How to Backup to Backblaze B2 with Rclone and keep the network alive

(6 minutes to read)

Some time ago I concluded that it would be nice to have an offsite copy of the important data if something will go completely wrong.

I’m living in a place with not the fastest internet download/upload (39/12 Mbps) speeds. It took some time to tune all the parameters of the Rclone1 to successfully create an initial backup (around 400GB) and keep the network alive.

Why to backup

When you work more and more in IT you understand the importance of a good level of redundancy. Everything breaks at some point (accidentally or on purpose), you need to have backups.

There is a 3-2-1 backup rule2 which is nice to follow:

There should be at least 3 copies of the data, stored on 2 different types of storage media, and one copy should be kept offsite, in a remote location (this can include cloud storage).

I already had two pieces of the formula (3 copies, 2 of them on different external hard drives). One was missing: offsite backup.

When I was young I had not a pleasant experience of losing hard drive and all family photos, videos, etc… After this, I’m a little bit paranoid about where such information should be stored and how it should be backed up.

Currently, my storage environment looks as follows:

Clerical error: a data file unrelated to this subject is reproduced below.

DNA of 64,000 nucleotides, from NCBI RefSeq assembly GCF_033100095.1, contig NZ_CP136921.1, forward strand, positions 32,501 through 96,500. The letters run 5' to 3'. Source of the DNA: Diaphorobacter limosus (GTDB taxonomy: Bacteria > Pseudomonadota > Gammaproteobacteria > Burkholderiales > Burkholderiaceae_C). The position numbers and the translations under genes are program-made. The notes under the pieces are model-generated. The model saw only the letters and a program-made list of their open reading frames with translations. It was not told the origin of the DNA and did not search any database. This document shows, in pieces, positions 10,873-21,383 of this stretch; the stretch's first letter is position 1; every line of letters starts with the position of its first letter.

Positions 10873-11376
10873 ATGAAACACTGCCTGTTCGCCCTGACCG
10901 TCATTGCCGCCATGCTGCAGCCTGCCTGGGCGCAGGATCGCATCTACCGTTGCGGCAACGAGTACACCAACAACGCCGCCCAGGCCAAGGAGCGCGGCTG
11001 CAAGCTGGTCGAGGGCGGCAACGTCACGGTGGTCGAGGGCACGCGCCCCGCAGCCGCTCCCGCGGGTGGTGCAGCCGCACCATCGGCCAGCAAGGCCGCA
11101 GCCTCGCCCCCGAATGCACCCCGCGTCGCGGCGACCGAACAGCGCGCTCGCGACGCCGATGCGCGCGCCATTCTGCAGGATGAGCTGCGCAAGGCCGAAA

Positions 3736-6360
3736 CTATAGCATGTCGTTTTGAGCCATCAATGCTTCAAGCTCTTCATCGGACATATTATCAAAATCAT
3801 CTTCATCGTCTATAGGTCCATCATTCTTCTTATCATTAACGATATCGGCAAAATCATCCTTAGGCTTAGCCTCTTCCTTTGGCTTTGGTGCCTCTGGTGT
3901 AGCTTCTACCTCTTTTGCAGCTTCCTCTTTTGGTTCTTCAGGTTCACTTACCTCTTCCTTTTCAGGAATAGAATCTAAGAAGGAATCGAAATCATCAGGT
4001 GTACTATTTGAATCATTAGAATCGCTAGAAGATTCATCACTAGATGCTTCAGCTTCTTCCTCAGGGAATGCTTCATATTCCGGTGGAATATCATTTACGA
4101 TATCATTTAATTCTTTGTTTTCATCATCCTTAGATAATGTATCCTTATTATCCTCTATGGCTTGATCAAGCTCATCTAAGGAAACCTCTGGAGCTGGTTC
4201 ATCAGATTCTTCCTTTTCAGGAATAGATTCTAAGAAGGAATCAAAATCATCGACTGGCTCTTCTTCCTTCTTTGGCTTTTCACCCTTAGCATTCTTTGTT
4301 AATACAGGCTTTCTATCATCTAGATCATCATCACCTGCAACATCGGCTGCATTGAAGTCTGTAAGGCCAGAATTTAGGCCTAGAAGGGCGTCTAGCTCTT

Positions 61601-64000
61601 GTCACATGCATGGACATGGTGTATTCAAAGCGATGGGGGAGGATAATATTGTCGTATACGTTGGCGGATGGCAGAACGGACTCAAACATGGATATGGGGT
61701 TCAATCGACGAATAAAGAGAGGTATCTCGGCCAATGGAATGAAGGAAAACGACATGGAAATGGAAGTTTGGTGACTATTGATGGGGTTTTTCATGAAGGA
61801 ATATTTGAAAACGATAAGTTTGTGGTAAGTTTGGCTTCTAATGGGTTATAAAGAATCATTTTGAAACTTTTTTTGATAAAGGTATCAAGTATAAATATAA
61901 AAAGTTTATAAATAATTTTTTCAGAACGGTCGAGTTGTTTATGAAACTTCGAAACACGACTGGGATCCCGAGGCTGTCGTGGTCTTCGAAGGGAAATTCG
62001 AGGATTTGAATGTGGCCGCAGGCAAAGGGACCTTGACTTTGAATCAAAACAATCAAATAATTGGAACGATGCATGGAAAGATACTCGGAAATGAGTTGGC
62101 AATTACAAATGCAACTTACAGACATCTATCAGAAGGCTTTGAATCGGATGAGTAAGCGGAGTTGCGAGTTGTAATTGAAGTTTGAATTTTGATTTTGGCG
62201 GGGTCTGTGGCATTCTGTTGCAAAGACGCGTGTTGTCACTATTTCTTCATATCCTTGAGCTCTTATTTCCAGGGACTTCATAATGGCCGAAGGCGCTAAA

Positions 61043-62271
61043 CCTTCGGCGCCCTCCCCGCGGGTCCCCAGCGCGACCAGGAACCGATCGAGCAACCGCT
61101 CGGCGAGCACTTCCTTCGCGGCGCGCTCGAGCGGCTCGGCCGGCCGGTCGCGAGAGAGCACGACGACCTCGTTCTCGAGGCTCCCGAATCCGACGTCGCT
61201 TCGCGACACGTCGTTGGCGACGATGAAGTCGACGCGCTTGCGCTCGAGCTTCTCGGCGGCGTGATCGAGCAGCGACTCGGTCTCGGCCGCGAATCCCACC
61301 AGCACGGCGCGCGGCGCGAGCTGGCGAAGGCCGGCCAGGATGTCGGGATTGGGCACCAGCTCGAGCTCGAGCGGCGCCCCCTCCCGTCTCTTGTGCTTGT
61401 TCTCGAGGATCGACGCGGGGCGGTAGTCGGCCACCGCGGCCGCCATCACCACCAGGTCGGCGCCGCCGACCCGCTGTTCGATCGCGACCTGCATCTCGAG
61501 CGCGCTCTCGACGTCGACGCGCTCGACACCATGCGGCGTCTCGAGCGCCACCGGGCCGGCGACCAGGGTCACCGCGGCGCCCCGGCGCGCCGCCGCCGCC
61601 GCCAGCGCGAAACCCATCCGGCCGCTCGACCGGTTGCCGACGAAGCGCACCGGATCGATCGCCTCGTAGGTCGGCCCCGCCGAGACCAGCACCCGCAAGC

• Self-hosted instance of Nextcloud3 as a main source of storage
  • Backups to two external hard drives

And the time came to introduce cloud backup.

Where to backup

I’ve wanted something simple, cheap, secure which I can execute in the terminal and it would just work.

One of the options was to go with some VPS and rsync4 classic setup. This setup is not so cheap. Each cloud provider has a cost for bandwidth, storage and compute. Price is very different, but with 400GB you might end up spending from $5 to $10, or more per month. I wanted something cheaper.

I’ve chosen Backblaze B25. It’s less than $2 ($0.0005 * 400) per month for me. Which is very good for me. If I will need to extract the full backup, it will cost me $4 ($0.01 * 400).

How to backup

Okay, how to backup?

rsync would not work in this case because it works with file system but with B2 you would need to use API, b2 CLI, S3 compatible tools (because it is compatible with S3 API) or something else.

And I’ve stumbled across Rclone1:

Rclone is a command line program to manage files on cloud storage. It is a feature rich alternative to cloud vendors’ web storage interfaces. Over 40 cloud storage products support rclone including S3 object stores, business & consumer file storage services, as well as standard transfer protocols.

What a beast is this tool. It can not only backup and restore, but also encrypt and decrypt the data, mount, analyse and other stuff. Worth checking out.

Configuring rclone

All configuration is stored in the rclone.conf file which can also be encrypted and stored in the git repo.

The configuration looks similar to the below:

remote = /var/storage

type = b2
hard_delete = true

type = crypt
remote = b2:backup-bucket

These are three remotes:

  • local is my local folder which should be backed up
  • b2 is a connection to my B2 account